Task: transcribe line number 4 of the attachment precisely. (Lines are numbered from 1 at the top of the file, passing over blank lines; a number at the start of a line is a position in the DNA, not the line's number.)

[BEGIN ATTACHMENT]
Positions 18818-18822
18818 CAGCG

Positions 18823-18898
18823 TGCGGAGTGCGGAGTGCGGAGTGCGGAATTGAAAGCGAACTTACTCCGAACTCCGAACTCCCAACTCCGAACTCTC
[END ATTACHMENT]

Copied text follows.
18823 TGCGGAGTGCGGAGTGCGGAGTGCGGAATTGAAAGCGAACTTACTCCGAACTCCGAACTCCCAACTCCGAACTCTC